Monday, 23 August 2010

How Do You Deal With Criticism?

I am genuinely curious about this one, and would enjoy any comments that could be offered.

I posted a review of this book on Amazon, and today received the following response to it:

What a very poor review. More than OK not to like or rate a book but to so willfully misunderstand huge sections and use such misunderstanding as justification is indolent. So to be specific:

1. Memphis and York - it's an alternative reality - the Memphis the author is referring to may well be a reference to ancient Egypt; the familiar juxtaposed with the unfamiliar may just be an absurdist trick but the aim is to create recognition and confusion not to impose geographic reality. So reckon you did miss this one.

2. Screenplay - just wondering how you write a book without this lazy criticism being applied - and if the author does want a film deal then is this a crime. Is a screenplay any less worthy than a novel. Kind of needs to be judged on it's merits not it's purpose.

3. Women - the whole point of this passage is that it is grotesque - even in the semi-feudal society which the narrative takes place in this is not taken to be right - equally the question about tenderness is an obvious one and the book then goes on to describe dealing with bad tempered men - which is again a exaggeration to show how warped the entire situation is.

4. Smoking - another huge miss - there is a passage earlier on extolling the pleasures of smoking; by this characters brother. Like I said this is just lazy reviewing.

There are many things you could have criticised quite legitimately in this book; but the examples you chose are poor.

He's given reasons as to why he thinks my review is poor, which is appreciated, rather than just saying he hates it. I'm willing to accept my stance on the book in question is suspect because I disliked it a great deal. However, I am also of the belief that the points raised were factors that I found abhorrent, and that other people might read them entirely differently.

So, my question to reviewers (and, I guess, authors) is how do you respond to criticism? Do you shrug it off and just think that the person didn't understand what you were saying? Do you take it on board and think that they might have a point?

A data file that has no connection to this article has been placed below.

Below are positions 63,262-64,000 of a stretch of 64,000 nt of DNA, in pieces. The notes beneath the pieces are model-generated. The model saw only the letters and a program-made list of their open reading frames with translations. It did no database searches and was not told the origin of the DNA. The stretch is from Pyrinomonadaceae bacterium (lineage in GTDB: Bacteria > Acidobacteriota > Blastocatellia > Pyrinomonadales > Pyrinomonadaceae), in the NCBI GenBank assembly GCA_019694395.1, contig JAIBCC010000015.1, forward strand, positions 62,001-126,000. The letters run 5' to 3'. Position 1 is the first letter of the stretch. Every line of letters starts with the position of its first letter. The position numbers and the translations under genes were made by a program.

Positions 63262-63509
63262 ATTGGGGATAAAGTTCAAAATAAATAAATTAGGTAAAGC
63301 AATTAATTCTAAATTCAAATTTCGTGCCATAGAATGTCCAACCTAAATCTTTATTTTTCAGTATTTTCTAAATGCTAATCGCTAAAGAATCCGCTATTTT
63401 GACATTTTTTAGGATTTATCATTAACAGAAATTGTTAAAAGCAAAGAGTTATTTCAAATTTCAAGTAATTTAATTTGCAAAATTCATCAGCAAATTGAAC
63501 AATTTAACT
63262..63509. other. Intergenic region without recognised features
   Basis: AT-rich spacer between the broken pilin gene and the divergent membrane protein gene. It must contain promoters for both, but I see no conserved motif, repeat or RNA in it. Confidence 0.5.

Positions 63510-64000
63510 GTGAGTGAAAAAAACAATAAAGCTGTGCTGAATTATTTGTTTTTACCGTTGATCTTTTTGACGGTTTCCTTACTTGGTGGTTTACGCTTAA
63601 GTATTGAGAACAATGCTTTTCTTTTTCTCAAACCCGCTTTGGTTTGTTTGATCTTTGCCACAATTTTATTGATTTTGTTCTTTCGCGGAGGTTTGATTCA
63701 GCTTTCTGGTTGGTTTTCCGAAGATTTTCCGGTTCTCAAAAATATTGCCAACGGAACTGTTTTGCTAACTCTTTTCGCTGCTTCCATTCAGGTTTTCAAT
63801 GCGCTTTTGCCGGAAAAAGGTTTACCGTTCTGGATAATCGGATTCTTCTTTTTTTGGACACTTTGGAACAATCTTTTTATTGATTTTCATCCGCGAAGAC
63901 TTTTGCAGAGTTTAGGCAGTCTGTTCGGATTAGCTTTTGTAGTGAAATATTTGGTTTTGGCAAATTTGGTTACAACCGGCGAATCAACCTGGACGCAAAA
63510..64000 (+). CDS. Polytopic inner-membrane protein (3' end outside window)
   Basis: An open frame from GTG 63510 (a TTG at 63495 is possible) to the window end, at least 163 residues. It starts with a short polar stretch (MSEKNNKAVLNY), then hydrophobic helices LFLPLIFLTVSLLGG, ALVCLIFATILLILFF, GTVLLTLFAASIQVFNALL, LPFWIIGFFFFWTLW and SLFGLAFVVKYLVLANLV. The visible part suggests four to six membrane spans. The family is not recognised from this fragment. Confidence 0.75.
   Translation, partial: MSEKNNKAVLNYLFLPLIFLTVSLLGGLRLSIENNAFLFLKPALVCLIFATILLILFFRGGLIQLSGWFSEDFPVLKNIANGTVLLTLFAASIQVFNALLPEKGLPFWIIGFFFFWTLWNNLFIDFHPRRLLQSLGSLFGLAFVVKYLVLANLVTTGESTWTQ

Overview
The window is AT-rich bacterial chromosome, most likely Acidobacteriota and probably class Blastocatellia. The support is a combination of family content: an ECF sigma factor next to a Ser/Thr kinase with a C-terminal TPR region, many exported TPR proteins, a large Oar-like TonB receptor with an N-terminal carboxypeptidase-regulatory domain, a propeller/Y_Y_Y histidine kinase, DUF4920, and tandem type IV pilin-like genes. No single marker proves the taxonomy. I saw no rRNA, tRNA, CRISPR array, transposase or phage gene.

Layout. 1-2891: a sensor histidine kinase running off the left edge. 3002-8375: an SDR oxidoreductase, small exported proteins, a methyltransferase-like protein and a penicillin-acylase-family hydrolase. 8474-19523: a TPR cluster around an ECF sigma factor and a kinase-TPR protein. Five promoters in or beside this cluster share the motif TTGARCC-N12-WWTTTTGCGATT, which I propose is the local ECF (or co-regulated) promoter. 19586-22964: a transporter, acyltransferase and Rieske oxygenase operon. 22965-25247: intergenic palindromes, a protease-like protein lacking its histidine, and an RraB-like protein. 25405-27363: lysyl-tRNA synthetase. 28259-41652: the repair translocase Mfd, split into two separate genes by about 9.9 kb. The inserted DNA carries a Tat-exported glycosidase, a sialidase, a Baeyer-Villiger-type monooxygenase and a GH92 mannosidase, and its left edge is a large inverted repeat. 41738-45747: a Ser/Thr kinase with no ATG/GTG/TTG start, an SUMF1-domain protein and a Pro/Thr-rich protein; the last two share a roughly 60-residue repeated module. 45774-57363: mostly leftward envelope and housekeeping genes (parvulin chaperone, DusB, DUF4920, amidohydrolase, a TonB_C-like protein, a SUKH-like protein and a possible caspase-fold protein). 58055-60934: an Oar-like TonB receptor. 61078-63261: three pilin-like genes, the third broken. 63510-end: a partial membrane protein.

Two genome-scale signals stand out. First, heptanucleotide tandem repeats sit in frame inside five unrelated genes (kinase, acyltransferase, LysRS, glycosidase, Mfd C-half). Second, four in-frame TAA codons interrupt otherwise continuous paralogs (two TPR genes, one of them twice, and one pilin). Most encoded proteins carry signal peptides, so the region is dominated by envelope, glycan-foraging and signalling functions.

All opinions welcome!


  1. I usually get angry first and reflect later. I'd be willing to engage with that person to defend my view but if it was just a difference of opinion then I'd leave it.

  2. I guess I'm inured to criticism, having majored in German Cultural/Religious History, earned two degrees in it, and then have taught in both public schools and residential treatment centers for most of the past 11 years, but I never really let such things bother me for long, if at all. If someone is making valid criticisms, such as the one you cite above, then I am likely to reflect upon how I came to such a stance in the first place, compare it to how the other person developed his/her retort, and then perhaps re-evaluate.

    On the other hand, if I discern that the respondent has no critical framework for expressing those opinions, I am likely to just ignore the comments and move on. However, I am one of those people who do seem to like receiving critiques...and in passing them out, as some of my friends have learned, often to their chagrin, so I might be an odd bird in this.

  3. There are basically three kinds of criticism.

    There is criticism that isn't really criticism: that is, it's willful misinterpretation in order to achieve a goal other than criticizing. These are usually attempts to be clever, to fit an ulterior agenda or just to be a huge jerk.

    There is criticism that is a launchpad for discussion, in which legitimate points are brought up that can be addressed and either conceded or refuted with both parties taking it as nothing more than just that.

    And then there is the criticism that straddles between the two: in which a point the author made or method they used just does not work for the reader. This is chiefly a means of "agree to disagree" and there's not really a lot of points to be made other than to say "well, better luck next time."

    Every reaction to criticism should be tailored for each specific point. If the third, then there really isn't much more to do than settle on that. If the second, then it's best to approach it openly and without fear or anger. If the third...well, what do you do in that case except get angry or ignore it?

    In this particular case, I think your critic believed you were pursuing the first option when it's most likely the third.

  4. Uhm, knowing me, I'd go rant at either the cats or hubby, for a bit, come back read it again and then decide whether it's something that needs a reply.